Monday, 23rd May 2022
Breaking News:

Controversy over runaway policemen in Boko Haram fight

By Kanayo Umeh (Abuja), Kehinde Olatunji and Emeka Nwachukwu (Lagos)
27 December 2018   |   4:26 am
The Nigeria Police Force yesterday denied reports that more than a hundred anti-riot policemen absconded from an ongoing training at the Special Forces School, Buni-Yadi, Yobe State.

• Force Hqtrs dismisses report, says all troops on ground
• Afenifere, Ohanaeze decry false claims on terror fight

The Nigeria Police Force yesterday denied reports that more than a hundred anti-riot policemen absconded from an ongoing training at the Special Forces School, Buni-Yadi, Yobe State.

Online news had stated that the officers, fearing they could become canon fodders, had fled their camp. It also claimed that the police had authorised the arrest of the deserters.

But in a statement, Force Public Relations Officer Jimoh Moshood said all the 2000 policemen deployed were on ground and were fighting alongside the military against Boko Haram.

He said: “The Force wishes to categorically state that the story is untrue. It is absolute falsehood and a deliberate attempt to cast aspersions on the efforts of the Nigeria Police Force in the ongoing fight against the Boko Haram insurgency.

“The insinuation in some quarters and as reported in the story that 167 out the 2000 additional police officers recently deployed by the Inspector General of Police (IGP) absconded is not correct and should be disregarded by members of the public. These 2000 police personnel are to complement the efforts of the military, to add new impetus to the fight against the decimated Boko Haram insurgency.”

The spokesman said further: “This story was investigated and it was found not to be correct. There is no reason whatsoever that police personnel deployed for the operations in the northeast would abscond. The Police Mobile Force (PMF) personnel have been engaged actively in the frontline along with the military in the fight against Boko Haram since the inception of the insurgency.

“These 2000 police officers recently deployed are in addition to several thousands of police personnel already engaged in the fight against insurgency with the military in the northeast. The list of 167 names attached to the story is fake, as the officers mentioned are on ground in the northeast.

“The 2000 police personnel deployed are in high morale and high spirit in the operation. The Force sees the story as a deliberate attempt to promote insurgency and dampen the morale of officers and men of the police and other services who on a daily basis lay down their lives to protect our dear nation and ensure security of all citizenry.”

He added: “It is evidently clear that the writer of the story has never visited the venue of training or witness the deployment of the police personnel in the operation but relied ignorantly on hearsay from misguided individuals who are being used to work against national interest and security.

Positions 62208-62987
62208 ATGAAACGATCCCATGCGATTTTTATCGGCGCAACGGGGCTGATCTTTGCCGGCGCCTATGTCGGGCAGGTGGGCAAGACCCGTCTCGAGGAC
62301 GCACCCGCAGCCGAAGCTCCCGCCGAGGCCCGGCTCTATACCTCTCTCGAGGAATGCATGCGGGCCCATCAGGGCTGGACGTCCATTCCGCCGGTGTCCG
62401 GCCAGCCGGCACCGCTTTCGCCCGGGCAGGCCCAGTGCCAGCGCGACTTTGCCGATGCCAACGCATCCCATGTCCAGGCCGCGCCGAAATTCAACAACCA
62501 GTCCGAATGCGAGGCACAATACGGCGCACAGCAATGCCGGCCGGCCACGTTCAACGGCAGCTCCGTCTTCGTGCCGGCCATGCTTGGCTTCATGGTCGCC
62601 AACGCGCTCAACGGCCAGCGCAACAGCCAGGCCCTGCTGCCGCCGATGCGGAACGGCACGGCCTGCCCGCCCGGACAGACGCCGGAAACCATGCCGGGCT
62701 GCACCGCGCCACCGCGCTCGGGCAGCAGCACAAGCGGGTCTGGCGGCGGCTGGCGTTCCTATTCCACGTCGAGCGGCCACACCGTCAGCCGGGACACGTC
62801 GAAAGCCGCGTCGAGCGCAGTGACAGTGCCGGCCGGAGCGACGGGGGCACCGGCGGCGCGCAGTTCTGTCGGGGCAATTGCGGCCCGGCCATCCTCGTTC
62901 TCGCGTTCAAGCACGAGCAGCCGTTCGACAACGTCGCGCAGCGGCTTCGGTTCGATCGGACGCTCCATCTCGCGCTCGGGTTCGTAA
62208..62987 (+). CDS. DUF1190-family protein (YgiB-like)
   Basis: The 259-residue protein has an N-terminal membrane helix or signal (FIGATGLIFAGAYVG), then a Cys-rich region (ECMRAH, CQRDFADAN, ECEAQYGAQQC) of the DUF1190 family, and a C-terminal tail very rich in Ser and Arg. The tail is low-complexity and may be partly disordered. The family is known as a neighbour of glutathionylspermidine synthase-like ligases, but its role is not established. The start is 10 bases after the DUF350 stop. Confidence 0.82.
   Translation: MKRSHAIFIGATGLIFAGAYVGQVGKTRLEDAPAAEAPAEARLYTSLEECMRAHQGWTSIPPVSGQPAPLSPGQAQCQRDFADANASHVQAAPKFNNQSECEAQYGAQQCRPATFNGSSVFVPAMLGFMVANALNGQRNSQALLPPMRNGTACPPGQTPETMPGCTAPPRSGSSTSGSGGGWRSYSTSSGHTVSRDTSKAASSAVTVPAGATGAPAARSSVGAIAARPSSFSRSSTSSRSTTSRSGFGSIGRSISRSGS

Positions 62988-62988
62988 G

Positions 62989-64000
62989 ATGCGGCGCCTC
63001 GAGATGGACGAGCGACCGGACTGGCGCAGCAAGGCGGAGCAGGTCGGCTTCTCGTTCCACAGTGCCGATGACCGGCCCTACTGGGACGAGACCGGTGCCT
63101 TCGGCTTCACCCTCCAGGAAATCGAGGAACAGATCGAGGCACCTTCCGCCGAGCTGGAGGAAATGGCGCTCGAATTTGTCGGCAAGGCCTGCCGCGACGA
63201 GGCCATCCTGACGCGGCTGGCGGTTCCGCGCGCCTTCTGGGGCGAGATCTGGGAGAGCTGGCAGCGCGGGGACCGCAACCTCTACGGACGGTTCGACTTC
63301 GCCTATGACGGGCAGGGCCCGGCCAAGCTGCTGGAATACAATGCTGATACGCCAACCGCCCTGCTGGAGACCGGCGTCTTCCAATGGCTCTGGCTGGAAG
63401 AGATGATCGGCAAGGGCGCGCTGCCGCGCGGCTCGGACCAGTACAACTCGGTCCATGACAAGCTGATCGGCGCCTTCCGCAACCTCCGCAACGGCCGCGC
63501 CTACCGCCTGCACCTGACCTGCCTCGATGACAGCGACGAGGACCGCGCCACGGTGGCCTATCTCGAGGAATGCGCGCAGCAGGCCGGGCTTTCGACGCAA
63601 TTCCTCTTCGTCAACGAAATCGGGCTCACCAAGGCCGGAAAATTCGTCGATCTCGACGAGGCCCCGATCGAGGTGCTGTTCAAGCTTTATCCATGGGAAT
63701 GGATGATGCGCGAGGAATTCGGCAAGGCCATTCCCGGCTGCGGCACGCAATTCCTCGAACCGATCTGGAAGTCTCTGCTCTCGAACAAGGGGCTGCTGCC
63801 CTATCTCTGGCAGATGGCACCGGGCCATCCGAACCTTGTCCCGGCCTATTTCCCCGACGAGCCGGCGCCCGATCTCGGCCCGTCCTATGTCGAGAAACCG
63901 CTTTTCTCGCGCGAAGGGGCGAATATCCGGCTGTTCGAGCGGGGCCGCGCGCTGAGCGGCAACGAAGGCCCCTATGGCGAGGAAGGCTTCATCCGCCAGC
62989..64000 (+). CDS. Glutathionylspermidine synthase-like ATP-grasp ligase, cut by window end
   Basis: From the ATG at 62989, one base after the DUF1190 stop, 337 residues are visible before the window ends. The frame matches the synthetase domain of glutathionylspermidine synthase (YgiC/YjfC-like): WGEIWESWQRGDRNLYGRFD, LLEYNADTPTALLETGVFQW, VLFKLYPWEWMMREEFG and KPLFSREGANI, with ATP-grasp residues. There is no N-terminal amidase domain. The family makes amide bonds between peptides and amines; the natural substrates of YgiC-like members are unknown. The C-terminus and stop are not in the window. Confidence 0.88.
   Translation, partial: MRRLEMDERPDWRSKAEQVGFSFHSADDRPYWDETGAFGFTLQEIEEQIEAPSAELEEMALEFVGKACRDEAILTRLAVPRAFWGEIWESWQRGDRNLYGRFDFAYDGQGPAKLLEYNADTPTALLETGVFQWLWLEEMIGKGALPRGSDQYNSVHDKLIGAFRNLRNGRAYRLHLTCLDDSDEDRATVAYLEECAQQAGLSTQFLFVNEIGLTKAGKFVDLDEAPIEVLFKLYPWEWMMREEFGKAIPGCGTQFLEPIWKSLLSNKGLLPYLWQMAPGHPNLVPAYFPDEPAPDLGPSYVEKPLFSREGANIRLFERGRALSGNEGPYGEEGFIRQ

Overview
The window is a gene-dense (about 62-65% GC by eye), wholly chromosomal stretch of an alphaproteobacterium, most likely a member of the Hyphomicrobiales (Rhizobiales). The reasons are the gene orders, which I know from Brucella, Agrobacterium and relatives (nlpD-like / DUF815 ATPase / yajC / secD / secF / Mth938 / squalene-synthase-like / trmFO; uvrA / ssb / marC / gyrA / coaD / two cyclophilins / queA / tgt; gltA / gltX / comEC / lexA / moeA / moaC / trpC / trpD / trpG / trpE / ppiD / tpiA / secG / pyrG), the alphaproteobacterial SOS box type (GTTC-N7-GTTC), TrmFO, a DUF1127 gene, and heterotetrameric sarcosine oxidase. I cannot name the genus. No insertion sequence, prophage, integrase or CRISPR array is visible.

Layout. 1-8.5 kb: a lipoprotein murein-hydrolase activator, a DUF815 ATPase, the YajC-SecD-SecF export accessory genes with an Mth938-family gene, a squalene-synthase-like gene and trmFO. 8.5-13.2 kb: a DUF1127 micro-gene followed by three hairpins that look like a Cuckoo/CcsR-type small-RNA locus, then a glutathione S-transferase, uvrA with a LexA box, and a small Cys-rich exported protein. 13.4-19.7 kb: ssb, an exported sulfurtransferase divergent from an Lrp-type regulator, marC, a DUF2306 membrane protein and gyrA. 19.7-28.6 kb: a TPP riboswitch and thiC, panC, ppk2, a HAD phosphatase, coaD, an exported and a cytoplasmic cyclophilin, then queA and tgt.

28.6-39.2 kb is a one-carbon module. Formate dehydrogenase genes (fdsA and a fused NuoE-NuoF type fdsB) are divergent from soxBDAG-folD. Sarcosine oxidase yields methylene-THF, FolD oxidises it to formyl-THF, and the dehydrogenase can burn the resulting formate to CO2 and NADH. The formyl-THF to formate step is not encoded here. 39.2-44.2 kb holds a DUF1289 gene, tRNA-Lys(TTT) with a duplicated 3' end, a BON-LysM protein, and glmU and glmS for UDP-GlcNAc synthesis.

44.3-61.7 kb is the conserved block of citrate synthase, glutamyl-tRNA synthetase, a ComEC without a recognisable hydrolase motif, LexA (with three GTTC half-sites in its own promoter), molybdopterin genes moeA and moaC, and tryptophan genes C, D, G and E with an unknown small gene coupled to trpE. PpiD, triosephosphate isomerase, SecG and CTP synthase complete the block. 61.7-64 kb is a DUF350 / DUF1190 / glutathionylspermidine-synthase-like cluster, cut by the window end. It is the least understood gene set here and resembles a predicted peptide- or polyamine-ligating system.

“The Nigeria Police Force will continue to hold the media in a very high regard as a veritable partner in ensuring adequate security and success of the fight against insurgency. However, the media are implored not allow their esteemed publication to be used to publish falsehood capable of misinforming and misleading the public.”

The pan-Yoruba socio-political group, Afenifere, meanwhile criticised the Federal Government for claiming it has decimated Boko Haram.

Reacting to news of the desertion, the group’s spokesman, Yinka Odumakin, told The Guardian via telephone: “Those who are claiming that they have degraded Boko Haram should now hide their heads in shame. This is getting to a point where people and the military are running from the insurgency. There was a report that even soldiers are dodging being posted to the northeast because when the insurgents killed over 200 soldiers in one day, it took the government six days to respond. When the state is ineffective, what else do you expect? The soldiers and police are human beings too before they joined the forces.”

He added: “The first instinct of every man is to stay alive. If they take up such assignment, it is like automatic death. What do you expect them to do? They have to protect their own lives first. Their duty is to protect the lives of others but they must love their own life too. Lai Muhammad should stop telling lies that the Boko Haram have been defeated when it is the insurgents who have defeated the Federal Government.”

Similarly, Guy Ikokwu, a Second Republic politician and chieftain of Igbo socio-cultural group, Ohanaeze Ndigbo, said: “The government said it has wiped out Boko Haram. But what we have seen in recent months has refuted this. The impression that the government has given us in the last few months about Boko Haram belies what is going on at the moment. Soldiers right in their camps are being taken by surprise and killed. We have generals running into the bush with their soldiers. It is so sad.”